Odgovor Če jun 07, 2018 19:31

Jajca ponovno

Effect of a high-egg diet on cardiometabolic risk factors in people with type 2 diabetes: the Diabetes and Egg (DIABEGG) Study—randomized weight-loss and follow-up phase
Nicholas R Fuller Amanda Sainsbury Ian D Caterson Gareth Denyer Mackenzie Fong James Gerofi Chloris Leung Namson S Lau Kathryn H Williams Andrzej S Januszewski
Background
Some country guidelines recommend that people with type 2 diabetes (T2D) limit their consumption of eggs and cholesterol. Our previously published 3-mo weight-maintenance study showed that a high-egg (≥12 eggs/wk) diet compared with a low-egg diet (<2 eggs/wk) did not have adverse effects on cardiometabolic risk factors in adults with T2D.
Objective
The current study follows the previously published 3-mo weight-maintenance study and assessed the effects of the high-egg compared with the low-egg diets as part of a 3-mo weight-loss period, followed by a 6-mo follow-up period for a total duration of 12 mo.
Design
Participants with prediabetes or T2D (n = 128) were prescribed a 3-mo daily energy restriction of 2.1 MJ and a macronutrient-matched diet and instructed on specific types and quantities of foods to be consumed, with an emphasis on replacing saturated fats with monounsaturated and polyunsaturated fats. Participants were followed up at the 9- and 12-mo visits.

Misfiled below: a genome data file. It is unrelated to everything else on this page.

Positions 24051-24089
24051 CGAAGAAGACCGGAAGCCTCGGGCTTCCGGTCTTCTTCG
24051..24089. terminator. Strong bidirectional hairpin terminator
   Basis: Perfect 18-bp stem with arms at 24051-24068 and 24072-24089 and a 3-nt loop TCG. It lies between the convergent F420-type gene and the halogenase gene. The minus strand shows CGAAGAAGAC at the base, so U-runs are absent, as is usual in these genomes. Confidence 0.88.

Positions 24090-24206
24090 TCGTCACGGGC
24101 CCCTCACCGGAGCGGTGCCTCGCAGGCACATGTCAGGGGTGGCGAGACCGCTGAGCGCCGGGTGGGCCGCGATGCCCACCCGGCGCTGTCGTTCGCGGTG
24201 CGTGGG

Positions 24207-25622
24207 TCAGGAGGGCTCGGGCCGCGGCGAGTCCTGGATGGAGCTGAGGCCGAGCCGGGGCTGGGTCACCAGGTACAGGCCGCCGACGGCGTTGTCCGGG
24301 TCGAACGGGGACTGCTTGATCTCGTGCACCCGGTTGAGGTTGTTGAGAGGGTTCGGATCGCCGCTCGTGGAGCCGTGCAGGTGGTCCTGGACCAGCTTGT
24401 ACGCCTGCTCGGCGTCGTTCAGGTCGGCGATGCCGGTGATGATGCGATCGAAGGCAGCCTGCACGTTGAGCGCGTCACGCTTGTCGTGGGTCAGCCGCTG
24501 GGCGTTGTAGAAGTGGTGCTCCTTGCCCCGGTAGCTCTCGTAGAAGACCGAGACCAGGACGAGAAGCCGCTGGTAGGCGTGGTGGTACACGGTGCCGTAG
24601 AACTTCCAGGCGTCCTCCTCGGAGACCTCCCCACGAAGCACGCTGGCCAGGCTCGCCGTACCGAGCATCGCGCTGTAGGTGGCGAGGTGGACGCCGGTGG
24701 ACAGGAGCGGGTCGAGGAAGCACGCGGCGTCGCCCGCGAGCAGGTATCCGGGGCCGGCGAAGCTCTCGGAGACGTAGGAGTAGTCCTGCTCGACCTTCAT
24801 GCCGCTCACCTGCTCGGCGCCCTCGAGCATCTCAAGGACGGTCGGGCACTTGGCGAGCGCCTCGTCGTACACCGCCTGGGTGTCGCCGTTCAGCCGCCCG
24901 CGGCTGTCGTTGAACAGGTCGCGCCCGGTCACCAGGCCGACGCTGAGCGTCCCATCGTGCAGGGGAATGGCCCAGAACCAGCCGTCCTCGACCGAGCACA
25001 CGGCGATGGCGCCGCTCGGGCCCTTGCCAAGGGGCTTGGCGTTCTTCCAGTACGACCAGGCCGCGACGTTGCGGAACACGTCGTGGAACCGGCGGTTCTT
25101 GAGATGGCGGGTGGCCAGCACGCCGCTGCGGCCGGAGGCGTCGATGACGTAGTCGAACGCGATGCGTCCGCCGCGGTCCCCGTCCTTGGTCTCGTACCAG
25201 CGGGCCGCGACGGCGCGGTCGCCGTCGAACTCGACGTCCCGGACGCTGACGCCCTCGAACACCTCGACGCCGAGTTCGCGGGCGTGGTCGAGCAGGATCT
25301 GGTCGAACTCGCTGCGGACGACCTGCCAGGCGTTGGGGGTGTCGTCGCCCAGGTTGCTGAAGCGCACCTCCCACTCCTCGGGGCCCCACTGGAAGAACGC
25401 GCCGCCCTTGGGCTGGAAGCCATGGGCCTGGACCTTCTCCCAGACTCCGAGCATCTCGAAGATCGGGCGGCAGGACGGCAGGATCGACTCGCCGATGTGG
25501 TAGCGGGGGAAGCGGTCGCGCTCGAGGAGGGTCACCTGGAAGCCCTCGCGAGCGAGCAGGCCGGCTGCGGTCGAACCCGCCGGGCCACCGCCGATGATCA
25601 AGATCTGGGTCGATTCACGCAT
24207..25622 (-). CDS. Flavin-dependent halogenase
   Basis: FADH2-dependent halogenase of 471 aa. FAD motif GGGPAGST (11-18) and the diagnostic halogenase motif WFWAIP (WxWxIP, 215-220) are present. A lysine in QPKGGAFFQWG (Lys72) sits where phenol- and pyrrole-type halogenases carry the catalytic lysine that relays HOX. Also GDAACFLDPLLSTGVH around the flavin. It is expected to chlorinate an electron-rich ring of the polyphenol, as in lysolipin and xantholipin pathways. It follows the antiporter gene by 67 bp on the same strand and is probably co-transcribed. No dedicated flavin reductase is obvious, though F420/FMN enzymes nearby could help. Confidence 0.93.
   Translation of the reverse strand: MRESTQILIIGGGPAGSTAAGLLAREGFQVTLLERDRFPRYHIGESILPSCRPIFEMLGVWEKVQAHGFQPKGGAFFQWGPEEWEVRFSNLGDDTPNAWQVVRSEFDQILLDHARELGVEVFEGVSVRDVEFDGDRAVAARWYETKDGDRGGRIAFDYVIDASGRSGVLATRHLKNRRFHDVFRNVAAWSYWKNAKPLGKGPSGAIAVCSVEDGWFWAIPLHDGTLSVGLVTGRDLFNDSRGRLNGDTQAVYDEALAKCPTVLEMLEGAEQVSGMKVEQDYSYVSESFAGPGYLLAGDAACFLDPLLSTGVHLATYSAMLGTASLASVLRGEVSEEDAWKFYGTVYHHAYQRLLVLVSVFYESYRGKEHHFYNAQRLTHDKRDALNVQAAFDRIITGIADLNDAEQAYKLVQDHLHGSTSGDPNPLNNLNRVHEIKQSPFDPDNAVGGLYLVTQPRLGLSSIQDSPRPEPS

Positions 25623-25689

Results
From 3 to 12 mo, the weight loss was similar (high-egg compared with low-egg diets: −3.1 ± 6.3 compared with −3.1 ± 5.2 kg; P = 0.48). There were no differences between groups in glycemia (plasma glucose, glycated hemoglobin, 1,5-anhydroglucitol), traditional serum lipids, markers of inflammation (high-sensitivity C-reactive protein, interleukin 6, soluble E-selectin), oxidative stress (F2-isoprostanes), or adiponectin from 3 to 12 mo or from 0 to 12 mo.
Conclusions
People with prediabetes or T2D who consumed a 3-mo high-egg weight-loss diet with a 6-mo follow-up exhibited no adverse changes in cardiometabolic markers compared with those who consumed a low-egg weight-loss diet. A healthy diet based on population guidelines and including more eggs than currently recommended by some countries may be safely consumed.
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